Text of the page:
The following September (approximately one year after taking the PSAT/NMSQT in junior year) these high scorers will be notified through their school if they have qualified as either a National Merit Commended student or National Merit Semifinalist.

More than two-thirds or approximately 34,000 students of the 50,000 that were notified in April will receive Letters of Commendation for their outstanding academic performance on the PSAT/NMSQT. The Selection Index necessary to be commended varies from year to year but is set nationally. Usually a score of 205 or so is sufficient to be named a National Merit Commended Student. Commended Students do not continue in the National Merit Scholarship Competition, but some of these students do become candidates for special scholarships granted by other corporations and businesses.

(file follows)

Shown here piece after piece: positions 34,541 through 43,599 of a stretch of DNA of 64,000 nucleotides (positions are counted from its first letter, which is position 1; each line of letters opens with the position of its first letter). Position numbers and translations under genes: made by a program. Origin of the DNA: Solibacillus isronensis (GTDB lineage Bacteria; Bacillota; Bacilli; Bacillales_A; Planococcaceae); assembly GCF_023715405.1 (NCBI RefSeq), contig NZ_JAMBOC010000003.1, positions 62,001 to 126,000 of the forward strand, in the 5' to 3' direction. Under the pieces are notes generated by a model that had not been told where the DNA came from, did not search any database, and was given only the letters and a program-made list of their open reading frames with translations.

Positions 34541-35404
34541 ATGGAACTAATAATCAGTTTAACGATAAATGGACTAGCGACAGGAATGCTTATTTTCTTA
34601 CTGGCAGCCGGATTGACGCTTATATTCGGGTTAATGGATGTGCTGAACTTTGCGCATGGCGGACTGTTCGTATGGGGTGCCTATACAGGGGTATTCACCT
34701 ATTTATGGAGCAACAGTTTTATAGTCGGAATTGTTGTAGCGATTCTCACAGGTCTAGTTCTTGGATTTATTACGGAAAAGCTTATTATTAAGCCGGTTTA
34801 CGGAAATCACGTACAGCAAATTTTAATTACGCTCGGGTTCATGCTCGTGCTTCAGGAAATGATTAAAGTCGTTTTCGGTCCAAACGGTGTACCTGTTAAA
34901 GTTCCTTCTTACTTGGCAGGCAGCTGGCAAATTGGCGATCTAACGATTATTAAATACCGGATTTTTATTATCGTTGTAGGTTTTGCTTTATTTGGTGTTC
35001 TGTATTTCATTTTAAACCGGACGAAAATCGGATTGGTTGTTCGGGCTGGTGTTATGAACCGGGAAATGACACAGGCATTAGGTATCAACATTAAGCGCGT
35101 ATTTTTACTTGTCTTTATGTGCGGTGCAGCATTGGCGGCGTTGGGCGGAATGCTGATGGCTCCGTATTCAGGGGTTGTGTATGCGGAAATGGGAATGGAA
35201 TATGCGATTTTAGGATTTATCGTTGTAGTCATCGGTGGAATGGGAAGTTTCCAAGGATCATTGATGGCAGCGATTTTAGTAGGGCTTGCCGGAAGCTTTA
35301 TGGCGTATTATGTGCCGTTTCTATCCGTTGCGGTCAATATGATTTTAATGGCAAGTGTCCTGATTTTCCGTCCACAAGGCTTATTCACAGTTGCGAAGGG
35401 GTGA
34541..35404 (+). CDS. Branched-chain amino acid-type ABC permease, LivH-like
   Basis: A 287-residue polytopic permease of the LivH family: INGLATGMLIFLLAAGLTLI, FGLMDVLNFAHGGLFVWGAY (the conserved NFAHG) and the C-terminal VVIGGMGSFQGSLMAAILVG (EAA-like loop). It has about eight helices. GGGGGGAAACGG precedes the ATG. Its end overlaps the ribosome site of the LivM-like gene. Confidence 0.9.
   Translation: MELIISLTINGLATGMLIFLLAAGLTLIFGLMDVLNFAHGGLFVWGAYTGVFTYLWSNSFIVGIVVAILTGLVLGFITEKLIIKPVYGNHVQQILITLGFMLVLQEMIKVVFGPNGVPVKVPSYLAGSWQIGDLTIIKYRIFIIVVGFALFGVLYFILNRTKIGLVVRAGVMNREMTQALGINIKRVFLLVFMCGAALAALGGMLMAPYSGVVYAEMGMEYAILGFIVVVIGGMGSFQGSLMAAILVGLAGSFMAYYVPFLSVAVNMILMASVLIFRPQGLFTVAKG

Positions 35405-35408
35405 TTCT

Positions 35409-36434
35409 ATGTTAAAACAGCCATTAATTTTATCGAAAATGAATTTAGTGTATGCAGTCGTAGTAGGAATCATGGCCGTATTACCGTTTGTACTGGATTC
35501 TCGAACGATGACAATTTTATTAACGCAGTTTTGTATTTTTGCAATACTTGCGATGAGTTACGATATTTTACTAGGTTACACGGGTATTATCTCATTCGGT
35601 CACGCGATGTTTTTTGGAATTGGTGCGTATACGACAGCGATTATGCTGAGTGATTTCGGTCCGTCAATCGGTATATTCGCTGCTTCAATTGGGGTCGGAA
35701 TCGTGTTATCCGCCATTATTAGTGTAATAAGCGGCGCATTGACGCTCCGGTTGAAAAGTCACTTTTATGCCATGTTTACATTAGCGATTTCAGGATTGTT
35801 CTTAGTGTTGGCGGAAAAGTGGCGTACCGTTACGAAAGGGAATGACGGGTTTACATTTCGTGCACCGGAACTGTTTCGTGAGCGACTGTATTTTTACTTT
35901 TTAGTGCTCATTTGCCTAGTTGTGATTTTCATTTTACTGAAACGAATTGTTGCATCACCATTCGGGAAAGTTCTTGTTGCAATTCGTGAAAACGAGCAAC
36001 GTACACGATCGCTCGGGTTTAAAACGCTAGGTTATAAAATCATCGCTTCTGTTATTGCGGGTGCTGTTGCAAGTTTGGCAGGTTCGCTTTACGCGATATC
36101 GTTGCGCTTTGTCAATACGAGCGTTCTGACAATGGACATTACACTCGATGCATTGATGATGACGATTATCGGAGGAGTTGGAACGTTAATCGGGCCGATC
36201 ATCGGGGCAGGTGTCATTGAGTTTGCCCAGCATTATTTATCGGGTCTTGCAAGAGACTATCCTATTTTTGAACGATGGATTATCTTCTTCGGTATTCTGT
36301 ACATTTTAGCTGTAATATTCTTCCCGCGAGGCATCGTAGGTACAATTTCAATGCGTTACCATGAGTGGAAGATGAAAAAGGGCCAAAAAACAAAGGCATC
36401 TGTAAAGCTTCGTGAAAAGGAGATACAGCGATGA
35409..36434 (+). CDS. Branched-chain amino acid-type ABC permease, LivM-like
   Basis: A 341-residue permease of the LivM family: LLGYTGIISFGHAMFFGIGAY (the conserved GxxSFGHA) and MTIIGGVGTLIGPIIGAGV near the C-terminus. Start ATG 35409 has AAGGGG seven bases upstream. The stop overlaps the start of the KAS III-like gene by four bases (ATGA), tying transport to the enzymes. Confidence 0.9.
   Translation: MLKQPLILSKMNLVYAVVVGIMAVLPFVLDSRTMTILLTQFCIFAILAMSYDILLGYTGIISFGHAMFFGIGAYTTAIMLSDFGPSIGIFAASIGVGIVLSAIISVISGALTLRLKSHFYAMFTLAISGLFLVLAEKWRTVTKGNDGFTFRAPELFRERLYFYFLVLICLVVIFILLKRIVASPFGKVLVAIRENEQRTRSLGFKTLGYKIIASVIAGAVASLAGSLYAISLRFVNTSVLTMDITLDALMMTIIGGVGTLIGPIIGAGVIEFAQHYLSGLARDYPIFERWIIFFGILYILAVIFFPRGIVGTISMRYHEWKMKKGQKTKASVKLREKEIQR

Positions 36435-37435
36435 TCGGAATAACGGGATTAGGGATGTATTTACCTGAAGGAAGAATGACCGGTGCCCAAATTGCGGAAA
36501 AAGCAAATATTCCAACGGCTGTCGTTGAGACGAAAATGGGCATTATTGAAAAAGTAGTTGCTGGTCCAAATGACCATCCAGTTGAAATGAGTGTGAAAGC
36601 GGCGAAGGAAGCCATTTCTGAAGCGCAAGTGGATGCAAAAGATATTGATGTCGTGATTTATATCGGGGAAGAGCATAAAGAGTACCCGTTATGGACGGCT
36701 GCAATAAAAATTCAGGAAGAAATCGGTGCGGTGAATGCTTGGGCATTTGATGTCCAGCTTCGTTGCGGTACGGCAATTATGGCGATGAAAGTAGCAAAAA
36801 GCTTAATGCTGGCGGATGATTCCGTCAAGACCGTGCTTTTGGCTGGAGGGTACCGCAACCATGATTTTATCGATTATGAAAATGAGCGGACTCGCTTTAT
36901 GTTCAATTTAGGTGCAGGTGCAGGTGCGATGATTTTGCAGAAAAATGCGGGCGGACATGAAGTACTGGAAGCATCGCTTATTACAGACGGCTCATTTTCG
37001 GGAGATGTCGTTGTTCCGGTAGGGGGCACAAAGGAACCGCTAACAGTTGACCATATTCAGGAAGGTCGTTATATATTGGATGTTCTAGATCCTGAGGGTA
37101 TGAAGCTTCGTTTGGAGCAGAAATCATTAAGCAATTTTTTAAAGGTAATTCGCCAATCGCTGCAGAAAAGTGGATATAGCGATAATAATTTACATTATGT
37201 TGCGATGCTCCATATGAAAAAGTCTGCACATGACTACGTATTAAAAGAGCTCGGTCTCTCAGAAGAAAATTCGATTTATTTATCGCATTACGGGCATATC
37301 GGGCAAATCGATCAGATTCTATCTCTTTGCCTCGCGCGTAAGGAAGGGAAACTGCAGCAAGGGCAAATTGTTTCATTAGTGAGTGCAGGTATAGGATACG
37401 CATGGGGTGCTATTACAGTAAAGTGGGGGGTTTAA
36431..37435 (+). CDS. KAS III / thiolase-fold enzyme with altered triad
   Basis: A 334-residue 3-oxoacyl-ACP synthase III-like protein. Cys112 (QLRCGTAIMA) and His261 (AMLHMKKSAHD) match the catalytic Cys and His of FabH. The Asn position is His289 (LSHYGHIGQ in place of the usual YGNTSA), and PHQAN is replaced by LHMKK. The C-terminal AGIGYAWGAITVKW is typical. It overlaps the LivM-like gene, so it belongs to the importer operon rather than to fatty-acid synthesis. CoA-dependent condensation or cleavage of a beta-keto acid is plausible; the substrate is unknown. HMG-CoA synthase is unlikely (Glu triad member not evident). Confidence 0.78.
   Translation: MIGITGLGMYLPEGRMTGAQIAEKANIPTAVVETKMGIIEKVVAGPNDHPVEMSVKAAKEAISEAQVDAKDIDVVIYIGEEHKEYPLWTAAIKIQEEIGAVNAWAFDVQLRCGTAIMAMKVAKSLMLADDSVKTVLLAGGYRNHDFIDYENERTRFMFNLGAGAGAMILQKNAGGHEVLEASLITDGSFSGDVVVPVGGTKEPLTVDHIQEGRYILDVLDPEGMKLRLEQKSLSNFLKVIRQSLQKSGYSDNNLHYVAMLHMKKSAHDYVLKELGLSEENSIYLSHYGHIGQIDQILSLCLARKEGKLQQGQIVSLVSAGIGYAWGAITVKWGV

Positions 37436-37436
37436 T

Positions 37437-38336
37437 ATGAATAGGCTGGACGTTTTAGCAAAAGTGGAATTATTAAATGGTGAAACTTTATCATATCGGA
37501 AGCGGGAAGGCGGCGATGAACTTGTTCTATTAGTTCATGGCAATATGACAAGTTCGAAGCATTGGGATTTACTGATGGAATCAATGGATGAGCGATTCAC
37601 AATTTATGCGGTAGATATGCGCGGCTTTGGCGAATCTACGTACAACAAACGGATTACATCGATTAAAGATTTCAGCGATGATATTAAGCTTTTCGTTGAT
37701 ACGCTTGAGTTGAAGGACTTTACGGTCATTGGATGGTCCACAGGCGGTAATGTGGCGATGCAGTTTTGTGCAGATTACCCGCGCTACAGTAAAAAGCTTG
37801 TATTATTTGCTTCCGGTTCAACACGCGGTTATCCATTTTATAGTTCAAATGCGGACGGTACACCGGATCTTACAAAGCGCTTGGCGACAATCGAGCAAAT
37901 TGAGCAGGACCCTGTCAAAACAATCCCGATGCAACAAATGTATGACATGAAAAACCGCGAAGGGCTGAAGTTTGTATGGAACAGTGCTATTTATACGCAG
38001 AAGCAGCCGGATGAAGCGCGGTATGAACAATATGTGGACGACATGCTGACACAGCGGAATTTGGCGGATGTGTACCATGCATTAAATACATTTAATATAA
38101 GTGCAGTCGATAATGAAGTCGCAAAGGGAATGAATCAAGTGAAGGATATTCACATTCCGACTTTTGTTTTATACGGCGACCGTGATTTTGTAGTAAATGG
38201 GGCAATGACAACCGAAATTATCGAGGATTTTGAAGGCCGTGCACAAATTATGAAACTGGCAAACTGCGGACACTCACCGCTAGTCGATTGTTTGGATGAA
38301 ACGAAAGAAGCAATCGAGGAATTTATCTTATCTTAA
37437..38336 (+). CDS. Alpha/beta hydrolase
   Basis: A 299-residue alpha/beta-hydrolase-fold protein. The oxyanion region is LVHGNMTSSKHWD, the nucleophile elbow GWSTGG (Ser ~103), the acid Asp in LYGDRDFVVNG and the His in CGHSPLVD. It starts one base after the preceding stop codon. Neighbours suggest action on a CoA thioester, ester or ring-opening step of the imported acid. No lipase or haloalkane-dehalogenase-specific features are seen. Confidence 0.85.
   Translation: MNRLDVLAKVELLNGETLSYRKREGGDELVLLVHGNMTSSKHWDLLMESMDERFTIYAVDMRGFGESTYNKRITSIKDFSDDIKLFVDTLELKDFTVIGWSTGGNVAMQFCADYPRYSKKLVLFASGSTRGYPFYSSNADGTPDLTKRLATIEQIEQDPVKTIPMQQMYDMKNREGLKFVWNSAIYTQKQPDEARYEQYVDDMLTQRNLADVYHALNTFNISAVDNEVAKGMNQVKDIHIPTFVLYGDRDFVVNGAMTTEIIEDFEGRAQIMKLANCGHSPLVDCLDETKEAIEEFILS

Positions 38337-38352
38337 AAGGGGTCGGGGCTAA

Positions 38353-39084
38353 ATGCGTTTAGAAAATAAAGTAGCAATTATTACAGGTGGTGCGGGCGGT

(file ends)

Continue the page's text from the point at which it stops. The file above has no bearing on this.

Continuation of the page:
The remaining one-third of students who were notified in April, but are not Commended, become National Merit Semifinalists. The Selection Index to become a Semifinalist varies from state to state anywhere from 210 to over 225 in some states. The National Merit Scholarship Corporation will provide scholarship application materials to Semifinalists through their high schools. Of these 16,000 Semifinalists, 15,000 will be notified that they are Finalists to receive a scholarship from the National Merit Scholarship Corporation. This is a very prestigious honor and will in many cases result in some sort of academic scholarship.

For more information about the criteria for receiving a scholarship and additional information, consult the National Merit Scholarship Web site at

PSAT/NMSQT Structure

The new Digital format of the PSAT/NMSQT tests the same general areas as the Digital SAT:

Critical Reading & Writing – integrated

2 sections:

  • One standard 27 Question, 32-minute section
  • One adaptive 27 Question, 32-minute section